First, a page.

The big wave of credit ratings upgrades will probably continue in U.S. high-yield bonds if history is a guide, according to strategists at Barclays, an expectation that is helping fuel investor demand for the securities.
It usually takes three quarters after the worst moments of a market calamity for credit ratings upgrades to start becoming more common than downgrades, according to an analysis by Barclays. That shift happened in this quarter, and there’s room for further rating increases next quarter, based on how fast the economy could grow, wrote Barclays strategists led by Bradley Rogoff in a report dated March 26.
Upgrades so far this quarter are at the highest level relative to downgrades since 2011, according to data for the U.S. compiled by Bloomberg. There have already been some high profile shifts this month, and there are early signs that more are on the way.
Last week Moody’s Investors Service raised Tesla Inc. to Ba3, three levels below investment grade, from B2, citing the outlook for the profitability of the firm’s auto operations. The week before that, S&P Global Ratings upgraded L Brands Inc., owner of Victoria’s Secret, one notch to BB-, citing the company’s plan to use cash to pay down debt.
On Monday, Moody’s Investors Service said it sees credit ratings as having stabilized for Ford Motor Co. and General Motors Co., changing the medium-term outlook for both companies’ ratings to stable from negative. Ford was cut to junk in March 2020, while GM remained investment grade.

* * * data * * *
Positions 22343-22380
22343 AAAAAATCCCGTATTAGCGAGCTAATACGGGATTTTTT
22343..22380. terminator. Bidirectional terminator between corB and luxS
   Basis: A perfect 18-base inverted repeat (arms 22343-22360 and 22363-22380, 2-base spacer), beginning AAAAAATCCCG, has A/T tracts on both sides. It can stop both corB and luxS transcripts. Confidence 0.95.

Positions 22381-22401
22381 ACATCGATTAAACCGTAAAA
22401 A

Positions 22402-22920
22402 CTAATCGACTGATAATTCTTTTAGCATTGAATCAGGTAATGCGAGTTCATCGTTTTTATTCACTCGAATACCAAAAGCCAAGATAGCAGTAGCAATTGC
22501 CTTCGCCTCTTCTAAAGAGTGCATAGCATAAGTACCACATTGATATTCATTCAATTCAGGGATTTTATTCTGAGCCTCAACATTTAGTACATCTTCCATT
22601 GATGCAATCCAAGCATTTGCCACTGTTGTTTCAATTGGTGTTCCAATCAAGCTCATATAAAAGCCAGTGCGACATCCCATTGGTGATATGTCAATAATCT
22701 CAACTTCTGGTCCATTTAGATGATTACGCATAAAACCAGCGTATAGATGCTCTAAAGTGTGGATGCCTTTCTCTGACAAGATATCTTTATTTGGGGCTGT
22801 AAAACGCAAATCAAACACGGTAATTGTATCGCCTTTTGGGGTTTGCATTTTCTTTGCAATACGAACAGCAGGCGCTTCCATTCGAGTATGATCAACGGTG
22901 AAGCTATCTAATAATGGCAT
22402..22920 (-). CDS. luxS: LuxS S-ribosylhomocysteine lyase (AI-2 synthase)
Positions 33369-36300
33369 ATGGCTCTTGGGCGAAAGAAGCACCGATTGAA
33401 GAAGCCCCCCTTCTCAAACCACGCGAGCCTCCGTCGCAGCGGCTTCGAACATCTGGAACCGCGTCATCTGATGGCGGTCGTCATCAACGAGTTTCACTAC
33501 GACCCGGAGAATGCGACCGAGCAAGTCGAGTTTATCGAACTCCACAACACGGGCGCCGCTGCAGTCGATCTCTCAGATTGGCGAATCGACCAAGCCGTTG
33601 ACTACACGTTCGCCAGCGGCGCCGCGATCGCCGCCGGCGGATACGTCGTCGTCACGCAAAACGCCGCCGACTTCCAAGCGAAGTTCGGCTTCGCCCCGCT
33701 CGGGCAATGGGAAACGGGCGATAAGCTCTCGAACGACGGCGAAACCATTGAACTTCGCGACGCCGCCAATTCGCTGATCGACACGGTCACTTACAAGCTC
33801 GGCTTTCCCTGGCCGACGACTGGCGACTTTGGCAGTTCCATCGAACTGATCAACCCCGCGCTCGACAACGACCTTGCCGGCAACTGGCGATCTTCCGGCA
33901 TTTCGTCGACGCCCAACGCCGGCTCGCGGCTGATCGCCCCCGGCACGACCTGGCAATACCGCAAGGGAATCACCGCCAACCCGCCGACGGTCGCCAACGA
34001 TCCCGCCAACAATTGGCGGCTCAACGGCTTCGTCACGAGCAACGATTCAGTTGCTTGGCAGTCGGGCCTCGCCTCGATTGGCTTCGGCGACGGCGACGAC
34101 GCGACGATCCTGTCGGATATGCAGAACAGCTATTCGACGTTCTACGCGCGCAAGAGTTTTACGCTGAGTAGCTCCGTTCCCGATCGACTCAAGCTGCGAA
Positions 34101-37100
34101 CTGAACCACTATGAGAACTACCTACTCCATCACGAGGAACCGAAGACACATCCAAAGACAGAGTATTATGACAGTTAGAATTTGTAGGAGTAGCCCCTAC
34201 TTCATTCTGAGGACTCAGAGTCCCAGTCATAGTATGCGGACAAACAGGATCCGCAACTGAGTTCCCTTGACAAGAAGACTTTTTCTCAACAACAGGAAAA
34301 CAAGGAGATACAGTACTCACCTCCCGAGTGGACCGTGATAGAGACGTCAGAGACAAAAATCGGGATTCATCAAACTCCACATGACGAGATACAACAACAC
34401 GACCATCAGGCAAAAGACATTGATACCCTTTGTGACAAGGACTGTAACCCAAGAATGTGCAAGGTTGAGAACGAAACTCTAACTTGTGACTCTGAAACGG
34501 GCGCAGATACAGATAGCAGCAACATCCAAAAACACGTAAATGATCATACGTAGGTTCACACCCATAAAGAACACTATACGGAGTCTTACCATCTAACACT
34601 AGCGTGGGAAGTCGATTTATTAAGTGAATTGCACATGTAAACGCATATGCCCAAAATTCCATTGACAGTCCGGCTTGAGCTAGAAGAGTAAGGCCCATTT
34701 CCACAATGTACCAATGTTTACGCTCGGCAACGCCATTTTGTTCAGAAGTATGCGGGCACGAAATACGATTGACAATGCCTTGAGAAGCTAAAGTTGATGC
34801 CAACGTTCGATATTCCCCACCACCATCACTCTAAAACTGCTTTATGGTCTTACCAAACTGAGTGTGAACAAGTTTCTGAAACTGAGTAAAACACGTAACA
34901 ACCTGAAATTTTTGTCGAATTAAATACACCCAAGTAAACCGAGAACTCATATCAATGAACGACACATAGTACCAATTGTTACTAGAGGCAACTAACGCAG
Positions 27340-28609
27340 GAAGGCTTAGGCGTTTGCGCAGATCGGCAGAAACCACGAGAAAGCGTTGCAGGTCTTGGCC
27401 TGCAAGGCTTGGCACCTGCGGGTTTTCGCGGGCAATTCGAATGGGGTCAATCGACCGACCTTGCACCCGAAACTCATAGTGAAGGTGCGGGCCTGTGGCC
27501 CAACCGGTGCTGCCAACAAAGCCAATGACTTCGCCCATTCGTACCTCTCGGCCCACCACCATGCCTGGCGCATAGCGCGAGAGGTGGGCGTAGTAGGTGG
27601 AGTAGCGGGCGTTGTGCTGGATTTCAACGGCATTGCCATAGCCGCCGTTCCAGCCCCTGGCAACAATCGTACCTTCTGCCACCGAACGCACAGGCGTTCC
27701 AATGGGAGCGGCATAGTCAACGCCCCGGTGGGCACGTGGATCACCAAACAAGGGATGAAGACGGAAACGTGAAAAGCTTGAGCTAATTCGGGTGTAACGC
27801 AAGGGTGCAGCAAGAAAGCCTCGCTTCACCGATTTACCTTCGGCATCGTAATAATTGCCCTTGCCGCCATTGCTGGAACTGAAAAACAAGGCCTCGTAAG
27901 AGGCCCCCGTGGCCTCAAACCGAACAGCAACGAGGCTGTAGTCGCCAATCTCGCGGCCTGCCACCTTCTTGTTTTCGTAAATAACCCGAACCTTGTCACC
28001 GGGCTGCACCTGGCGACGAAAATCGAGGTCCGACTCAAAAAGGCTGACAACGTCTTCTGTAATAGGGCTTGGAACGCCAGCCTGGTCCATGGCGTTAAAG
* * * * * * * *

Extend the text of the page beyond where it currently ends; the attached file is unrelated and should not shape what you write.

Expectations of ratings boosts can lift prices for debt, which is part of what makes junk bonds attractive now, said Bill Zox, a high-yield portfolio manager at Diamond Hill Capital Management. The firm is expecting significant economic growth and strong corporate profits this year to further boost the fundamental environment for junk credit.
“We are much more positive on the market than we would have been historically with spreads and particularly yields at these levels,” said Zox in an interview. U.S. high-yield bond sales are getting closer to reaching a monthly record as companies continue to lock in low funding costs. This is already the busiest quarter for junk bond sales and another $3 billion will make this the busiest month ever. With at least $4 billion slated to price in this holiday-shortened week, including $2 billion offering from Platinum Equity to fund its buyout of supply chain company Ingram Micro Inc., the milestone will probably be reached.
Junk-bond yields are still relatively low, at around 0.4 percentage point above their all-time bottom. And the U.S.economy is showing continued signs of recovery. A measure of consumer confidence rose in March to a one-year high, a sign that household spending may pick up more broadly in the coming months, according to a report on Tuesday.
“You walk down the street today and it doesn’t feel like the Great Depression,” said Christian Hoffmann, a portfolio manager at Thornburg Investment Management. “The economic reality today is probably better than any of us expected it would be one year ago, when we were staring into the abyss.”
While the upgrade wave can help investors, its impact is generally “overstated and less exciting” relative to other forms of bond mispricing in the marketplace, such as long-duration securities, added Hoffmann.
“By the time people start talking about this, most of the juice has been squeezed out of those names,” said Hoffman, referring to upgrades. “Broadly you’re able to find mispricings where you can have even more spread tightening.”